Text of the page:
Not-so-super Sonic? Sega apps leak data to suspicious servers, says research lab
Not-so-super Sonic? Sega apps leak data to suspicious servers, says research lab

Three Sonic the Hedgehog games for Android devices that collectively have been downloaded well over a hundred million times are leaking users' geolocation and device data to uncertified servers, thereby posing a privacy threat to mobile gamers, according to researchers.

A Jan. 18 blog post from the research lab of mobile security company Pradeo states that the apps "geolocate users and relay their position," "leak device data," and "send data to an average of 11 distant servers, including three uncertified ones." While most of the distant servers are used for legit tracking and marketing purposes, two of the three uncertified servers are linked to a variant of Android/Inmobi.D, which Symantec Corporation recognizes as a potential unwanted library app that is found bundled with certain Android applications.

In addition to geolocation data, the apps reportedly also can leak mobile network information such as service provider name and network type, and device information including manufacturer, commercial name, battery level, maximum level of battery, and operating system version number.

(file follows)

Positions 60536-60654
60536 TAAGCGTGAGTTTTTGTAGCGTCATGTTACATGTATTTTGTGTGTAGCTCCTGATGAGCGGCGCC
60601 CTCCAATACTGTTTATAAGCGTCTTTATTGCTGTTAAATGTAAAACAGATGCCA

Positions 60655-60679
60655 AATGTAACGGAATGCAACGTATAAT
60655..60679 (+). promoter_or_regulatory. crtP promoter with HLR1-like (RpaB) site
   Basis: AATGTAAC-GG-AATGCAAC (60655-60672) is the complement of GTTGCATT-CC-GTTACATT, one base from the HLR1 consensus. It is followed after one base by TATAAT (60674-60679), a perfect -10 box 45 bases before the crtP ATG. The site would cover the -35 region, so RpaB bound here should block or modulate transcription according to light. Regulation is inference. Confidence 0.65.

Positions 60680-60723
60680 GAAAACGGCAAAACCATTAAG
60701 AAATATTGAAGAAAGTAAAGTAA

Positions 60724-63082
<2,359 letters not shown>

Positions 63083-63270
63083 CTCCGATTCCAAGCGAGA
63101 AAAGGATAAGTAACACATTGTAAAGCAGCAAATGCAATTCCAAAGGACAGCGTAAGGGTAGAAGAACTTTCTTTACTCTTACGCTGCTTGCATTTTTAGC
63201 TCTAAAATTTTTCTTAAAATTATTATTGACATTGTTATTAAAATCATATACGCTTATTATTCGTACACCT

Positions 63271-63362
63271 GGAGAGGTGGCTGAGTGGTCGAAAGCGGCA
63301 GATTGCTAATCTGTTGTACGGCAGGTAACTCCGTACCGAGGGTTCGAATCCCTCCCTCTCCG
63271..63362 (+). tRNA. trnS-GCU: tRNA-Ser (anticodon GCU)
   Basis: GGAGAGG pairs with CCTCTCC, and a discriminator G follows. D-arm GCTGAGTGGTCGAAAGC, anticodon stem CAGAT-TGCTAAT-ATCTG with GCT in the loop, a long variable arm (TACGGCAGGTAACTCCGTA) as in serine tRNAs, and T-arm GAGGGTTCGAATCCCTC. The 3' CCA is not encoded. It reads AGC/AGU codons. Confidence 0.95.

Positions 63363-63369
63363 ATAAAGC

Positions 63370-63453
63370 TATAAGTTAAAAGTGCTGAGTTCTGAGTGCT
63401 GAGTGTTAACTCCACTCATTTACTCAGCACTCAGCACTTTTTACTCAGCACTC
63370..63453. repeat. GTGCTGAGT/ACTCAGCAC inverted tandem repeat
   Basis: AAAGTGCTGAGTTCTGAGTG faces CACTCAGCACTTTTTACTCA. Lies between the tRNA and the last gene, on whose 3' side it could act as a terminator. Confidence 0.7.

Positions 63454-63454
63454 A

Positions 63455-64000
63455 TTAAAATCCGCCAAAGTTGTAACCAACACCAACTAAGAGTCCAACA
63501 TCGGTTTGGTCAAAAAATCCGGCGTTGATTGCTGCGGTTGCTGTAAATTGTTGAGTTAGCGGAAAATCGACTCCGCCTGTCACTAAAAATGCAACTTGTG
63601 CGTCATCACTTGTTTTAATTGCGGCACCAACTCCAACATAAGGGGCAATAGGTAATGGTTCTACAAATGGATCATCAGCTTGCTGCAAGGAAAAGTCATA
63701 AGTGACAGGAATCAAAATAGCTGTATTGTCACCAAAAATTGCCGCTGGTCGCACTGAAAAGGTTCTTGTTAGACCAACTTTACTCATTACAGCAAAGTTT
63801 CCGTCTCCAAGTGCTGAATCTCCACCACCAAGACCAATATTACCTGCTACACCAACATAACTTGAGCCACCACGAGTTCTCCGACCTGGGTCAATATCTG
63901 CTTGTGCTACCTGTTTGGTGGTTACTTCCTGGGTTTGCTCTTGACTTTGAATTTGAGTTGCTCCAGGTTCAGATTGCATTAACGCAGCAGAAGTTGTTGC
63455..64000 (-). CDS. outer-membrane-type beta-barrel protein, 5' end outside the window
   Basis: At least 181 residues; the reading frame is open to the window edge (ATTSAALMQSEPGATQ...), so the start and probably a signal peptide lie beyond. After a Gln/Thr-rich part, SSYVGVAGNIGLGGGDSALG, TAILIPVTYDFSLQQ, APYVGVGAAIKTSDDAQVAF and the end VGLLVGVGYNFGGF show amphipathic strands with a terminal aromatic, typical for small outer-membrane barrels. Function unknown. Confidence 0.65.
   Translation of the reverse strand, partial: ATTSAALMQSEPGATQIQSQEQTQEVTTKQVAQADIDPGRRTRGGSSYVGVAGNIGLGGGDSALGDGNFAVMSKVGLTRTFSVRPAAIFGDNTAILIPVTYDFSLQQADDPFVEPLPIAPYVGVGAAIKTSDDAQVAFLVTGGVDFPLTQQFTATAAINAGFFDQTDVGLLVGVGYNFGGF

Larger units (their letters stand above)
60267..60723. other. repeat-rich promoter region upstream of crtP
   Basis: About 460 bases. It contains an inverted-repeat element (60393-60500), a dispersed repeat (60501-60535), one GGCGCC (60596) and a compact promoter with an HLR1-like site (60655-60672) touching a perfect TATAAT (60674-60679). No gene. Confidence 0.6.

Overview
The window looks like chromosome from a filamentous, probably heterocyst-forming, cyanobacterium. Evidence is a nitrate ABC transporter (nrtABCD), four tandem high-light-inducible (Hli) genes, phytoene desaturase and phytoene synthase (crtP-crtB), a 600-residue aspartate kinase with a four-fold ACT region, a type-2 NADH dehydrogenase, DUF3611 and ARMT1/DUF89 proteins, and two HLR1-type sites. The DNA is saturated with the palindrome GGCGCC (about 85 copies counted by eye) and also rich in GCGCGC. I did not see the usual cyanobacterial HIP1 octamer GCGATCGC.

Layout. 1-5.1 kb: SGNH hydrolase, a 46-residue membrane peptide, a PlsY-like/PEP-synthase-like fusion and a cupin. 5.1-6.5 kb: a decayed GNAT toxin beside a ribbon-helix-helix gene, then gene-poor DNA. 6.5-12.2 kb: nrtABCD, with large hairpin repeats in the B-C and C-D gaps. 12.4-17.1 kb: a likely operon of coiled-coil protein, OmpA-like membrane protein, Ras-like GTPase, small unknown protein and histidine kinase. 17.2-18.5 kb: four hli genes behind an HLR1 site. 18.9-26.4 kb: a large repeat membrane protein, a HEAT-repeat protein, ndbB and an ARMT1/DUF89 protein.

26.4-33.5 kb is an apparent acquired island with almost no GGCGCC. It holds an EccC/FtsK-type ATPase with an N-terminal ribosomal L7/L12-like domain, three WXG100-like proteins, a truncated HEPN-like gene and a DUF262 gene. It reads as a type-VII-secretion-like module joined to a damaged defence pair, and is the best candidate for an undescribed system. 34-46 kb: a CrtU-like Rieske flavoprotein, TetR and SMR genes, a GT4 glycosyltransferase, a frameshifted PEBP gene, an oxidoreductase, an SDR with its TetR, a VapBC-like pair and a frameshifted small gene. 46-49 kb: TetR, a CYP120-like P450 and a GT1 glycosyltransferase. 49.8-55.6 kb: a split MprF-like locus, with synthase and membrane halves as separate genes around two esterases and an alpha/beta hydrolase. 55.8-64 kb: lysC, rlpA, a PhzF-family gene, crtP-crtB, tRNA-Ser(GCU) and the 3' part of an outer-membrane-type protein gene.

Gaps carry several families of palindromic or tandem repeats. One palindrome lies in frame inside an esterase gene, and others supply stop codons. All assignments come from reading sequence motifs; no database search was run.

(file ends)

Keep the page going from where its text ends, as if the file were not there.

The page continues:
The three games are Sonic Dash, which has been downloaded from Google Play 100 to 500 million times and Sonic the Hedgehog Classic and Sonic Dash 2: Sonic Book, both of which have been installed via the Play Store 10 to 50 million times.

Moreover, Pradeo reports that the three apps contain an average of 15 OWASP (Open Web Application Security Project) vulnerabilities. This includes two critical flaws, X.509TrustManager and PotentiallyByPassSslConnection, that make device owners susceptible to man-in-the-middle attacks, as a result of unsafe implementations that ignore SSL certificate validation errors when establishing an HTTPS connection to a remote host. "An attacker could read transmitted data (such as login credentials) and even change the data transmitted on the HTTPS connection," explains Pradeo in the company blog post.

Others can be exploited to cause a denial of service conditions, leaks of sensitive data, and weak encryption, the blog post continues.